CCSS.ELA-Literacy.RI.3.2
Determine the main idea of a text; recount the key details and explain how they support the main idea.
CCSS.ELA-Literacy.RI.3.3
Describe the relationship between a series of historical events, scientific ideas or concepts, or steps in technical procedures in a text, using language that pertains to time, sequence, and cause/effect.

Craft and Structure:

CCSS.ELA-Literacy.RI.3.4
Determine the meaning of general academic and domain-specific words and phrases in a text relevant to a grade 3 topic or subject area.
CCSS.ELA-Literacy.RI.3.5
Use text features and search tools (e.g., key words, sidebars, hyperlinks) to locate information relevant to a given topic efficiently.
CCSS.ELA-Literacy.RI.3.6
Distinguish their own point of view from that of the author of a text.

Integration of Knowledge and Ideas:

CCSS.ELA-Literacy.RI.3.7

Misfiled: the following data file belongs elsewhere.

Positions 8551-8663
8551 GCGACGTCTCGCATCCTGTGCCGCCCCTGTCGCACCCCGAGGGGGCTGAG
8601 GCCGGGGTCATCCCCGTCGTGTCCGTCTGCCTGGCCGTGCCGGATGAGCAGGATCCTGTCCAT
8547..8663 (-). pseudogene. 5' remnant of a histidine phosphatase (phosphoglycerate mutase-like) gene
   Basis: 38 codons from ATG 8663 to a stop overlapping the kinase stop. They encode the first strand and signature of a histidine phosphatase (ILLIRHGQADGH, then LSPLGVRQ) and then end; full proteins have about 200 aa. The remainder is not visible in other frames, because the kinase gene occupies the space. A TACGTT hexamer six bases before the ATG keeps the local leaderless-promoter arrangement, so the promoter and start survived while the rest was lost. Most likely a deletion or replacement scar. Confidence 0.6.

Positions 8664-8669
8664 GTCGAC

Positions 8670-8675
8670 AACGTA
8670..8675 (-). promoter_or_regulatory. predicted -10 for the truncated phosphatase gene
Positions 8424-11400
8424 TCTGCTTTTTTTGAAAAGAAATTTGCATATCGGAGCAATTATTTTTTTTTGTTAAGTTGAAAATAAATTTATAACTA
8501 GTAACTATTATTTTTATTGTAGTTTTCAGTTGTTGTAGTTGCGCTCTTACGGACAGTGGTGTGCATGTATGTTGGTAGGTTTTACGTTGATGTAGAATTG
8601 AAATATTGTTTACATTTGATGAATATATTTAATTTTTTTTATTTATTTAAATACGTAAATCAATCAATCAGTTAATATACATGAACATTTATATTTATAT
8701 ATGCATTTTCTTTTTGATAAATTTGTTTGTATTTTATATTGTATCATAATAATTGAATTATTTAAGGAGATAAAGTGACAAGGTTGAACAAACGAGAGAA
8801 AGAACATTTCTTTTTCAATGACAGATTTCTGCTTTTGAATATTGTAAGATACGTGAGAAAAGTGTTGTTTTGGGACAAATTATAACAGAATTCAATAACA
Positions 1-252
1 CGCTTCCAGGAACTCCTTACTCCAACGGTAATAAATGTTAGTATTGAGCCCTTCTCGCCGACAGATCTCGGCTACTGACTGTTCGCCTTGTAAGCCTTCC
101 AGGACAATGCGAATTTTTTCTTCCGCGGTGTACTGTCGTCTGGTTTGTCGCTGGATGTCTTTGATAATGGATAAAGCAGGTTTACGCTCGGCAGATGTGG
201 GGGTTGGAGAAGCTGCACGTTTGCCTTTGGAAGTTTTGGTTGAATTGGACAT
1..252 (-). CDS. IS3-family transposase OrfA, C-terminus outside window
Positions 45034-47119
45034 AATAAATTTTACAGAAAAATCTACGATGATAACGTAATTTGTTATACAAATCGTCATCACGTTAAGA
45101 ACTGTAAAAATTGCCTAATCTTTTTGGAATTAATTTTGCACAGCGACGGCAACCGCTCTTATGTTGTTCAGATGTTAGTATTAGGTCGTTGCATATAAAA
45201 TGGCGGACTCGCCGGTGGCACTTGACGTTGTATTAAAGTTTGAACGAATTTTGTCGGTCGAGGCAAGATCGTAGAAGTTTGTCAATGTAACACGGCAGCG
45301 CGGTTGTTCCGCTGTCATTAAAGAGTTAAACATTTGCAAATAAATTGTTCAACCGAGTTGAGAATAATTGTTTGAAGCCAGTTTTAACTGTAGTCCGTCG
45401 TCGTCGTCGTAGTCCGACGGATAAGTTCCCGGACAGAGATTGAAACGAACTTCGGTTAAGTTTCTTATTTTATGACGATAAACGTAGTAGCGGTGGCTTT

Use information gained from illustrations (e.g., maps, photographs) and the words in a text to demonstrate understanding of the text (e.g., where, when, why, and how key events occur).
CCSS.ELA-Literacy.RI.3.8
Describe the logical connection between particular sentences and paragraphs in a text (e.g., comparison, cause/effect, first/second/third in a sequence).
CCSS.ELA-Literacy.RI.3.9
Compare and contrast the most important points and key details presented in two texts on the same topic.

Range of Reading and Level of Text Complexity:

CCSS.ELA-Literacy.RI.3.10
By the end of the year, read and comprehend informational texts, including history/social studies, science, and technical texts, at the high end of the grades 2-3 text complexity band independently and proficiently.
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For more information about healthy eating visit

http://blog.biguniverse.com/2010/09/11/nutrition-ed-breakfast-boosts-brain-function/

Topics: Common Core, Big Universe News, Literacy